Supporters of Children's Theatre of Charlotte pleaded with the Charlotte City Council on Monday night to delay eliminating roughly $280,000 in funding that helps pay for their building maintenance.
City Manager Curt Walton has recommended that the city phase out its annual payment to the theater because the city doesn't own the uptown building. With city finances strapped, Walton has recommended cutting subsidies for some groups or agencies that aren't part of the city's core mission.
Phasing out the payment would save $95,000 for fiscal year 2012.
Children's Theatre executive director Bruce LaRowe asked council members for a six-year phase-out instead of three. That would save the city less, about $47,000 for the upcoming year.
"We need time to offset the loss of funding," LaRowe told council members during a public hearing on the budget Monday.
The meeting also focused on whether the city should stop paying for school crossing guards and police officers who work in schools.
Walton's budget would lower the city's property tax rate from 45.86 cents for every $100 of taxable property to 43.7 cents. The lower rate represents the city's "revenue-neutral" budget, which raises the same amount of money as the city had a year ago.
Because of Mecklenburg County's property reevaluation this year, not all homeowners will pay less in city property taxes. People whose home values stayed flat or declined would likely pay less. Others whose home values have risen - many in south Charlotte and northern Mecklenburg - would pay more.
A home with a taxable value of $200,000 this year paid $917 in city property taxes. If that home's value stayed the same, its tax bill would be $874.
Among the issues at Monday's budget hearing:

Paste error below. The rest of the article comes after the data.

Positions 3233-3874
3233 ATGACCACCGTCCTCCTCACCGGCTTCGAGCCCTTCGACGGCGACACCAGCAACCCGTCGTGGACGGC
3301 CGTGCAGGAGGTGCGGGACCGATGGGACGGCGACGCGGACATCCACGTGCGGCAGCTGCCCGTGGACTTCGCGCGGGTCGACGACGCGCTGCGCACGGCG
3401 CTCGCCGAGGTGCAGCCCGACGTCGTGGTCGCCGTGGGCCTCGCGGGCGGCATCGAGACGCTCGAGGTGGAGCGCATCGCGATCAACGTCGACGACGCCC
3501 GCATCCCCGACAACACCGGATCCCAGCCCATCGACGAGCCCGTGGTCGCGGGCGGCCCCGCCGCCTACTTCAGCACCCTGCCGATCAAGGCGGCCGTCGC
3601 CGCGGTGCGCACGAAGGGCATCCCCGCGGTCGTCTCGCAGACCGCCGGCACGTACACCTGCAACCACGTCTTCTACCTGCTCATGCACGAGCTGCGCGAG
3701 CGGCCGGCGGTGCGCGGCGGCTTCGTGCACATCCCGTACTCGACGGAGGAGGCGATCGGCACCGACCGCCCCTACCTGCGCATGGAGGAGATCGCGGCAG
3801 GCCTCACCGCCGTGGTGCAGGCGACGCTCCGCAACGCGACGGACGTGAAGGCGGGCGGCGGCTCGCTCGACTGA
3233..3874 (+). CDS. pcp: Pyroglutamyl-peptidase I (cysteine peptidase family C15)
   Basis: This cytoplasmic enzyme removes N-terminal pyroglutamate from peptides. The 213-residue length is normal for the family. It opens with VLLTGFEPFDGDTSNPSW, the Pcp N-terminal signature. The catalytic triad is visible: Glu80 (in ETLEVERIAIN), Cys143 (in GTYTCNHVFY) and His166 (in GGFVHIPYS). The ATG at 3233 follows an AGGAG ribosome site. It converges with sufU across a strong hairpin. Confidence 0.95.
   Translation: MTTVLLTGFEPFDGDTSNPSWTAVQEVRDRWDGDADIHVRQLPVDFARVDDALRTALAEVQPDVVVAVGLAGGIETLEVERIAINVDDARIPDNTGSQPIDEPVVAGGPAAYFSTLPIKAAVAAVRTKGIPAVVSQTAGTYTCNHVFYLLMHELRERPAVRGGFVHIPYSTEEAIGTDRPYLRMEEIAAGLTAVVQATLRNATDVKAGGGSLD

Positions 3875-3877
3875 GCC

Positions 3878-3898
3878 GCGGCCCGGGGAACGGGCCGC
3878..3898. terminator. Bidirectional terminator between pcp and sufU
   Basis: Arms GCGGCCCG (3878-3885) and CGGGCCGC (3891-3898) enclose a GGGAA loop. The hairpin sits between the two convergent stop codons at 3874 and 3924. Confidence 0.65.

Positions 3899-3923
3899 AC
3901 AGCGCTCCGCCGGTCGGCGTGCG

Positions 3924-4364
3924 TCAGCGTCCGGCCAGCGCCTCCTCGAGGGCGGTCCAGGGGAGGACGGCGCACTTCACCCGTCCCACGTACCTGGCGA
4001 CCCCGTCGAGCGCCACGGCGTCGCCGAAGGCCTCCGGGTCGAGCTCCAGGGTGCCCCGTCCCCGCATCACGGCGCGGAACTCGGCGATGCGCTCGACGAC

Cut school officers?
Walton's budget wants the city to stop paying for school crossing guards and police officers who work in schools. He wants the Charlotte-Mecklenburg Schools instead to pay.
Under the plan approved last year, the city would save $229,000 for fiscal year 2012 by no longer paying for school crossing guards.
In addition, it would begin to shift the cost of school resource officers to CMS. For the upcoming year, CMS would pay the city $3.4 million, up from the current $2.4 million payment. By fiscal year 2014, CMS would pay $5.2 million for the officers.
Mayor Anthony Foxx has said he will veto the budget unless the City Council restores funding for the resource officers, at least for a year or two. Foxx believes the city can afford to help, while CMS - facing large cuts from the state and county - doesn't have the money.
CMS Board chair Eric Davis asked for help Monday.
"We have been forced to lay off hundreds, thousands of teachers and teacher's assistants," Davis said. "The system can't be stretched any further."
When the Children's Theatre operated in a city-owned building on Morehead Street, the city gave it an operating subsidy. When the theater moved to its current home uptown on Seventh Street six years ago, the city continued a subsidy.
Mecklenburg County owns the theater's current home.
LaRowe stressed that he realizes the subsidy will eventually be cut. But he was hoping for a time frame similar to one the city made for museums in the Levine Cultural Campus. Those facilities lost their operating subsidies over a six-year period in exchange for new city-owned buildings.
Council members will discuss the Children's Theatre request, as well as other possible budget changes, during straw votes June 1. A formal budget vote is set for June 13.
Some council members appeared sympathetic toward the theater's request.
Democrat Nancy Carter said she thought the proposal was a "generous offer."
Republican Andy Dulin said he might support the extension. But he said "we're maintaining the building with money that could be spent on roads, on potholes."